What tests will be given to my elementary-school child to measure academic progress?
In all, there are seven types of tests given in elementary school to measure students’ progress. Some are given to all children; others are given to a sample of students. The following list explains the tests, their origin and what they measure.
End-of-Grade tests: Often called EOGs, these are tests required by the state of North Carolina for students in grades three, four and five in reading, writing and math, as well as science in grade five. They are given at the end of each school year and measure a student’s progress during that year. All elementary students in those grades take the End-of-Grade tests, unless they qualify for an alternate kind of test. Alternate tests measure the same subject areas, but make accommodations for specific learning disabilities or other special needs of some students. The three kinds of alternate tests used in elementary school are called NC Extend1, NC Extend2 and NCCLAS.
NC Writing Assessment: This is a state test to measure student progress on writing skills. These tests are given to students at the end of grades four, seven and 10.
Local formative assessments: These tests are given by CMS to measure students’ progress so that teachers can adapt and enhance instruction to best meet students’ needs. All students at all levels take these tests periodically during the school year.
National Assessment of Educational Progress: Often called NAEP or the nation’s report card, these tests are given by a federal education group to a sample of students across the country. The same tests are given to some students in every state, and this allows comparison of performance between states. In addition, the testing group is also piloting city-to-city comparisons by testing students in a small group of urban school districts. Charlotte-Mecklenburg Schools is among this pilot group, and the NAEP tests are given to a sample of students in CMS. In elementary school, NAEP tests are given to fourth-graders in reading, math and science. NAEP tests are also being developed to measure interactive computer science skills and arts skills, and CMS students are among those taking the pilot tests in these areas.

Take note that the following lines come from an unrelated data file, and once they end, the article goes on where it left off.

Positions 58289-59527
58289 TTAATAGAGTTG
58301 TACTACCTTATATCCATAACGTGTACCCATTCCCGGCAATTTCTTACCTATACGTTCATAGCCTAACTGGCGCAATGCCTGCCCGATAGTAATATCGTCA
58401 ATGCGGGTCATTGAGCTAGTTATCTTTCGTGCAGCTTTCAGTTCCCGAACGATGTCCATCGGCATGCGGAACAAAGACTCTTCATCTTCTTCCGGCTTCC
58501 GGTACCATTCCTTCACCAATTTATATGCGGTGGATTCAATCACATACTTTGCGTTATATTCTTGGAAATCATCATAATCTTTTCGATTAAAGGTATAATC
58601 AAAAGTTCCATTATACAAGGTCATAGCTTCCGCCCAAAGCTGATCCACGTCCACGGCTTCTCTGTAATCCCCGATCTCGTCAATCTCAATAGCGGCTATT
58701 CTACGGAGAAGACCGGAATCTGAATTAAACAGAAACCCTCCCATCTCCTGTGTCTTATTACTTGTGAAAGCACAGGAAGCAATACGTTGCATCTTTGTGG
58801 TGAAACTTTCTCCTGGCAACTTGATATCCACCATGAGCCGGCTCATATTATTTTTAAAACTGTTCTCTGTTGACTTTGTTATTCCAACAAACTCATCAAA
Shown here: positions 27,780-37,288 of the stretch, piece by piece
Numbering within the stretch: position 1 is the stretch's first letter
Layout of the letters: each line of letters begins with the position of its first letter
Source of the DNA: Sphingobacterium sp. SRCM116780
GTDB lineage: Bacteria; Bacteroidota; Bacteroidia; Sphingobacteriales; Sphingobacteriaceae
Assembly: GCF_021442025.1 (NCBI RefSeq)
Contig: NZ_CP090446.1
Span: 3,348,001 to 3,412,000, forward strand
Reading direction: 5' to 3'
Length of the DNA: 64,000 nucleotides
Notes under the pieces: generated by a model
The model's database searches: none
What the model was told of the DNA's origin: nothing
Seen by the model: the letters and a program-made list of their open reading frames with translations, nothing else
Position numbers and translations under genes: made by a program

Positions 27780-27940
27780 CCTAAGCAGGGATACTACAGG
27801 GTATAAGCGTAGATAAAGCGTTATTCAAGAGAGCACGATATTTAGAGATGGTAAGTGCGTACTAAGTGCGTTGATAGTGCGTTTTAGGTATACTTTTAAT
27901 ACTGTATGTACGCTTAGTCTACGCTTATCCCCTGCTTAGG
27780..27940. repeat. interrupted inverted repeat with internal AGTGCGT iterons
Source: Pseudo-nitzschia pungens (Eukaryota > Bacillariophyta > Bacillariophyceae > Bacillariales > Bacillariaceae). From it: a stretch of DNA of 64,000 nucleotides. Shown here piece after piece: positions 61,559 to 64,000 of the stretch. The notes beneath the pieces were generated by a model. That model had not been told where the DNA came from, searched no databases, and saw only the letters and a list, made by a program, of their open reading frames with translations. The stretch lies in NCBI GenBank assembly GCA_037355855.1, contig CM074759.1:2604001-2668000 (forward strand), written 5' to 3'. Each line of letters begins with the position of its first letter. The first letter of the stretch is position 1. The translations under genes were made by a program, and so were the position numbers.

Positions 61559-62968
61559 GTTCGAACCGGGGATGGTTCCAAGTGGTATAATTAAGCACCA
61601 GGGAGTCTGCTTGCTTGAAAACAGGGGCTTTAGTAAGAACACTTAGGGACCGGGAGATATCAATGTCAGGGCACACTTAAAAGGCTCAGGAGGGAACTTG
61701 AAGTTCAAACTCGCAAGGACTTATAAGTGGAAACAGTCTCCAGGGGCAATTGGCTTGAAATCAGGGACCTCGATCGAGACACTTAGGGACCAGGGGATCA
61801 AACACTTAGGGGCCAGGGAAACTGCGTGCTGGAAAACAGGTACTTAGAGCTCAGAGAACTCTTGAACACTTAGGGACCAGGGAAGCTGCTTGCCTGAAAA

DIBELS: This testing acronym stands for Dynamic Indicators of Basic Early Literacy. The test is given by CMS to all students in kindergarten through second grade, and may be given to some third-graders as well.
CogAT6: This test, formally called the Cognitive Abilities Test, is given to all second-graders by CMS. In higher grades, it may be given to determine whether a student is gifted.
ITBS: The Iowa Test of Basic Skills, a nationally used assessment, is used by CMS to determine a student’s level of giftedness in some cases. It may be given to some students as early as second grade, but is also used in later grades.
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